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Stephen O'Donnell, CEO, GreenBytes

Stephen O’Donnell, CEO, GreenBytes

By Steve O’Donnell

Sustainability is all about the capacity to endure. 

To achieve sustainability, we need to be smarter about our impact on the world, and more efficient in everything we do, from how we consume resources to how we do business. Consumer groups demanding more responsible business operations have long been pushing for sustainability to preserve natural resources and lower the carbon footprint of business nationally. 

But there’s another aspect to creating a sustainable business, one that has to do with the way we market to, and interact with our customers – pursuing new approaches and better engaging customers through a social, collaborative approach. Not surprisingly, small businesses are catching on. 

Small firms, with their nimble size and their reliance on local economies, local networks and loyalties, are the businesses of the future. As such, they are a resource waiting to be tapped – if only we had the imagination to bring them together for the common good, and create a real opportunity to think big while acting small. 

For the most part, traditional marketing is an unsustainable practice, particularly for smaller companies. It is environmentally wasteful (raw materials used for billboards and print ads), expensive (broadcast TV), and uni-directional (we tell you why we’re great). If you spend enough money and resources pounding your message, you may drown out competitors and get consumers to buy your products. But even goliath companies have discovered that traditional marketing is neither efficient nor responsive to customers — both of which are core to driving sustainability. 

Social media is everything traditional marketing isn’t and it changes the marketing game, particularly for small businesses. Eschewing the high costs, mass-oriented and environmentally wasteful methods associated with traditional marketing, companies can use less expensive and more environmentally-friendly social channels such as Facebook, blogs, Twitter, YouTube and LinkedIn to finely tune brand awareness and specific messages to larger, wider and more segmented audiences. 

For young companies, social media is an essential tool for building awareness and launching new products, services and programs, and can help build traction in less time. Going social also enables businesses to engage the consumer in profoundly new ways. Instead of speaking at the customer, you’re having conversations with them. Companies that “get” social media spend their time listening to, responding to, and interacting with customers while testing new ideas in real-time.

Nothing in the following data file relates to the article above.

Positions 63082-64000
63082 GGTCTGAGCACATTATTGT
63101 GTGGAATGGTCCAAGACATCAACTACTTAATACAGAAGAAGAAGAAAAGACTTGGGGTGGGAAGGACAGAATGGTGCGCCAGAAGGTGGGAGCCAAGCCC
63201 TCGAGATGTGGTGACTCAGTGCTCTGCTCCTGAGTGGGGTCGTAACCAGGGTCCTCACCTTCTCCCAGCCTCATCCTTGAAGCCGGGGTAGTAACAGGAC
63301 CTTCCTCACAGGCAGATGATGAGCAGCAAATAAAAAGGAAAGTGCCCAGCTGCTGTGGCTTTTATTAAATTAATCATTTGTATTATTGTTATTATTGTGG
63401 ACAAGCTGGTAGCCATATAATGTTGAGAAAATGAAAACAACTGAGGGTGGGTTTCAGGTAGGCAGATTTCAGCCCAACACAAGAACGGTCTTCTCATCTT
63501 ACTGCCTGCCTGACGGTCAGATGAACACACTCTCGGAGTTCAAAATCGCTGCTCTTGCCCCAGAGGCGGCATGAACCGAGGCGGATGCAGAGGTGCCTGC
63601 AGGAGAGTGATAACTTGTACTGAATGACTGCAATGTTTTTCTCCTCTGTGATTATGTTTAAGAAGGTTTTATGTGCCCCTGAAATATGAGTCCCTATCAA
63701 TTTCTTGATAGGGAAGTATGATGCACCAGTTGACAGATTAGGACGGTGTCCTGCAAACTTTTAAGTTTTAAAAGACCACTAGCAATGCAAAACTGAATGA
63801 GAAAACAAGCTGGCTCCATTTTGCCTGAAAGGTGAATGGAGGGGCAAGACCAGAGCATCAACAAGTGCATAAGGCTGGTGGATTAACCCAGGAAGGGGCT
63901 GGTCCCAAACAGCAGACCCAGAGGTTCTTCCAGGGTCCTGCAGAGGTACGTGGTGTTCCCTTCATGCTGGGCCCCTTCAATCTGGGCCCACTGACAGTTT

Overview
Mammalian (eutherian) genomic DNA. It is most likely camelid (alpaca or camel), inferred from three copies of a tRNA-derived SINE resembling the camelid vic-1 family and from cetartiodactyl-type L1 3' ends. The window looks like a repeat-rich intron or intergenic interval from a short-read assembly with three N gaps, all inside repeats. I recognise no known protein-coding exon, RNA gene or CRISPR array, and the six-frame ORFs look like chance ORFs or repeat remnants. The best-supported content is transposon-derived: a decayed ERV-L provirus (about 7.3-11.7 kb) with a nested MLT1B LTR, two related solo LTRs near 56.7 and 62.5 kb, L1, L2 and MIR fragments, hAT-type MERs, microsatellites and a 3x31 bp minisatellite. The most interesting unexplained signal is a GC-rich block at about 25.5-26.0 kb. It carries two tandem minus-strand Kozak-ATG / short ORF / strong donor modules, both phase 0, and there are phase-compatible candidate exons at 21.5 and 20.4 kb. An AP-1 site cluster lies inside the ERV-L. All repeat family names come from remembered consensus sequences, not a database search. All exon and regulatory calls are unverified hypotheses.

And a growing percentage of consumers are looking for brands willing to contribute to the sustainability of the world’s ecosystems and social balance. As such, social marketing can help set an example. Along with using reclaimed or recyclable materials when making energy-efficient products, using recycled paper for packaging, participating in social change programs and charities throughout the world, social marketing helps form an important part of a company’s core values. 

Going social gives smaller companies a new-found, highly-sustainable business advantage, and has the added benefit of setting an example for competition, both big and small.   

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GreenBytes delivers patented IO-Offload desktop virtualization storage optimization software that maximizes the effective performance and capacity of existing infrastructure to provide persistent, full-featured virtual desktops with the manageability, scalability and affordability required for cloud-scale VDI deployments. GreenBytes was founded in 2007 and is based in Providence, Rhode Island.

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2 Comments
 
September 22, 2014
7:04 am

Hello there, just became aware of your blog through Google, and
found that it is really informative. I am going to watch out for brussels.
I will be grateful if you continue this in future. Numerous people will be
benefited from your writing. Cheers!


Posted by: Antonetta
 
September 19, 2013
8:36 am

Main Street Economic Development concepts for #SMBs have also moved to the cloud and are more social than ever. Supplier Connection (@suppliercon) is an initiative of IBM with 20 other corporations to increase opportunities for small businesses to connect with corporate supply chains to help sustain them and their communities.


Posted by: Chester Karwatowski
 
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